Skip to content


August 7, 2017

Carriacou Sailing Regatta

A long weekend of sailing activities brought various racers from numerous islands together for an annual regatta off the beaches in Hillsborough and Tyrell Bay. Local boats as well as foreign cruising boats all participated for a long weekend of sun, sea, salt and beer!

Getting ready


Blackberry is the boat but don’t see any mobile phones from Canada around


Sleeping it off till the next race

Want to go sailing on my yacht?

Dinner at Bogos Roundhouse

A sailor’s gathering at a rather expensive restaurant. But what isn’t expensive in the Caribbean? At least when we finally get to North America we’ll think it’s cheap.

Great dinner prepared by what is known as one of the best chefs in the Caribbean. And all in an incredible setting.

And on to Grenada

Arrived in time for Carnival. Lots of music and colour much of which we are going to see on Monday 0430hrs to 1200noon. Apparently a parade where masses of thrown paint, chocolate and whatever else is around is scattered over the participants. Businesses have boarded up their storefronts along the route. We’ll see what’s happening.

Main harbour is St. George’s

Last night went to the cricket stadium to see Panorama which is supposed to be the final competition of the pan bands. We waited three hours for the event to start which it never did! The bands had assembled outside the stadium and were practising but never got to perform? Have no idea what happened.

More later.

Busted Myths

July 31, 2017

I want to dispel a few myths that seem to be circulating due to a number of comments put on my last blog by uninformed readers.

Blog readers seem to have the impression that Connie is doing all the work onboard Sage. Well known to everyone in all the anchorages Connie does handle anchoring duties. We are in the 1% bracket of yachts without an electric windlass. While many may think that sending Connie up to do the anchoring without an electric windlass is akin to abuse and slavery all I can say is that Connie remains in great shape. And besides that the technical knowledge behind running the engine, changing gears and reading the chart for a suitable anchoring spot requires hours of hard study and concentration.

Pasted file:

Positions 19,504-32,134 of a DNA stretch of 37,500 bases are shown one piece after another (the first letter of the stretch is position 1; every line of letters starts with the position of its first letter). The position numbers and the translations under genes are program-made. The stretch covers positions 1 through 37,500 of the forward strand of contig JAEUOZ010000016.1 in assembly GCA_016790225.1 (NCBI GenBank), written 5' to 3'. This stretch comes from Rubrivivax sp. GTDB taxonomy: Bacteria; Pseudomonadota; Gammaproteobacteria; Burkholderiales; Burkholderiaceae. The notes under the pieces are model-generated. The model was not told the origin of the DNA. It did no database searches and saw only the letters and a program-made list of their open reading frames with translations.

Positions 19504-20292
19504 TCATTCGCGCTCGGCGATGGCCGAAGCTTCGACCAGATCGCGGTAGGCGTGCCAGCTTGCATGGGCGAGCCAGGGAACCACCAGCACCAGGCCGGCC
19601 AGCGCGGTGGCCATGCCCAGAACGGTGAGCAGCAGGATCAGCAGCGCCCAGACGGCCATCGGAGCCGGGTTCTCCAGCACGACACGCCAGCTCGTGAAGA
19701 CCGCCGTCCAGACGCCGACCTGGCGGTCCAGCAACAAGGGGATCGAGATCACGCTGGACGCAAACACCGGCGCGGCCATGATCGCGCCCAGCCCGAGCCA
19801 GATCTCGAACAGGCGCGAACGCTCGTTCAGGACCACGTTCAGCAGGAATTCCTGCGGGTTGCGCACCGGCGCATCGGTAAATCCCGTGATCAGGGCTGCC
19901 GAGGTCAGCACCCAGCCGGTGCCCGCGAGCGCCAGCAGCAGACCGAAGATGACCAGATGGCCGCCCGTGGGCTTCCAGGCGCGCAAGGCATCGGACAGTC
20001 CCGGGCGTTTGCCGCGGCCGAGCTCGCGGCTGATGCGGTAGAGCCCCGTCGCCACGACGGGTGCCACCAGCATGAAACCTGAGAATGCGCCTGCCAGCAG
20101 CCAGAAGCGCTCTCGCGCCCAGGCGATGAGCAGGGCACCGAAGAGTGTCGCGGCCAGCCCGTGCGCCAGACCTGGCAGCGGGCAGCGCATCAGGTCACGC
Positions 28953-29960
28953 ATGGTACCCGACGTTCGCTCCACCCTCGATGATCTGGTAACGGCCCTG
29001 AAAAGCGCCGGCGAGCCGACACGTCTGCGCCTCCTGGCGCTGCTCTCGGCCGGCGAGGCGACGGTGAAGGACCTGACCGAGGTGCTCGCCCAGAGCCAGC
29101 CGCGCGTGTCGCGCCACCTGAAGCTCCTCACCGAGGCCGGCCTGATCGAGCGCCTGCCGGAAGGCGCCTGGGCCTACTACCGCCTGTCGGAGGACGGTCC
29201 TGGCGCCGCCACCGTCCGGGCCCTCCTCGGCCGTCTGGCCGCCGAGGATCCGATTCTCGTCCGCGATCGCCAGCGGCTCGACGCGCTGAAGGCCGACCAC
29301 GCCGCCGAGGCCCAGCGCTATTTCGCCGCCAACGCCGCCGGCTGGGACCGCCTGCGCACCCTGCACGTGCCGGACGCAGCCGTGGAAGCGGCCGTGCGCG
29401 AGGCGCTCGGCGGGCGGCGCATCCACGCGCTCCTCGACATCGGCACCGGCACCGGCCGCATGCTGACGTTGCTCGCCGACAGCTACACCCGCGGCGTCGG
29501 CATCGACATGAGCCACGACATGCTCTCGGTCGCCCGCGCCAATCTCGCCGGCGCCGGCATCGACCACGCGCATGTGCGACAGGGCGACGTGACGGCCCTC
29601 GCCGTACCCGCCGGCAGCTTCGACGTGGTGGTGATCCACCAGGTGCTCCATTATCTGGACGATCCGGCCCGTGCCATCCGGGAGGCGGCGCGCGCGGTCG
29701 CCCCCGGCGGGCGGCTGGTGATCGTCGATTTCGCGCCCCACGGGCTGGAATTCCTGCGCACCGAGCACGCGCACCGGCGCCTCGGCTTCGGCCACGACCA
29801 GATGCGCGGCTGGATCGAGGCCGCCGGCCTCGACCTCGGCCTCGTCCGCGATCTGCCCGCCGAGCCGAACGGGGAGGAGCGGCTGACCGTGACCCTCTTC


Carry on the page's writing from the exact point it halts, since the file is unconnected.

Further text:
Of course, once the anchor has been set, it is Connie’s duty to make sure the efforts of the helmsman in setting the anchor with the engine is complete. This involves diving down 3-8 metres to tug on the anchor on the sea bed.  Hence, suiting up for a deep dive in 3 metres of water with god knows what deep sea creatures around is Connie’s duty. Meanwhile on deck I always have my camera ready to record the event either be it a giant turtle careening down to the anchor or a great white sussing out the anchorage. Of course, I am always there to shout a warning despite Connie being under the surface completing her anchoring duties.

Making sure the ladder is down to allow Connie back on deck is my duty. It’s sometimes delayed by the kettle boiling indicating that the coffee is ready to pour so I make sure that Connie also has jumped over with some hull scrubbing tools to start cleaning the hull while I prepare the coffee. Oh yes, I forgot to mention Connie doesn’t drink coffee.

I could go on more about the divisions of work onboard a ship but for the time being I think I have said enough. However, if these myths persist I will have to, once again, respond.

Photo taken by the Admiral while the captain was grabbing a few moments of free time to catch up on needed rest

Connie checking the anchor while I mix the drinks!

July 30, 2017

Summer or Winter

July 27, 2017

There’s quite a difference between sailing the Caribbean in the summer rather than the winter.

Winter is the favoured season for sailing in the Caribbean for the majority of sailors. On the positive side the temperature and humidity are at their most comfortable, the winds blow steadily, onshore services are at their best and rainfall is at its minimum.

On the negative side the cruise ship visits are at their maximum, the anchorages are crowded, boat services are in short supply as demand is high, locals are busy trying to make hay while the sun shines and have little time for personal service, tropical fruits and vegetables are out of season and the anchorages mostly have music blaring out of bars, restaurants and party boats of which there are many.

Summer sailing is quieter. Northern hemisphere people stay at home enjoying their own summer season at cottages or on boats on lakes. The Caribbean charter companies have lines of boats tied up at moorings in numerous ports making most anchorages a lot quieter. Local fruits and vegetables overflow the market tables, the local people have more time to chat and if one needs to get work done on their boat then marine services are more timely and accessible. Prevailing winds are also more gentle. Gone are the constant 20-25knot north easterlies blowing night and day. The winds are still constant but more likely in the 10-15knot range and the seas between the islands more moderate.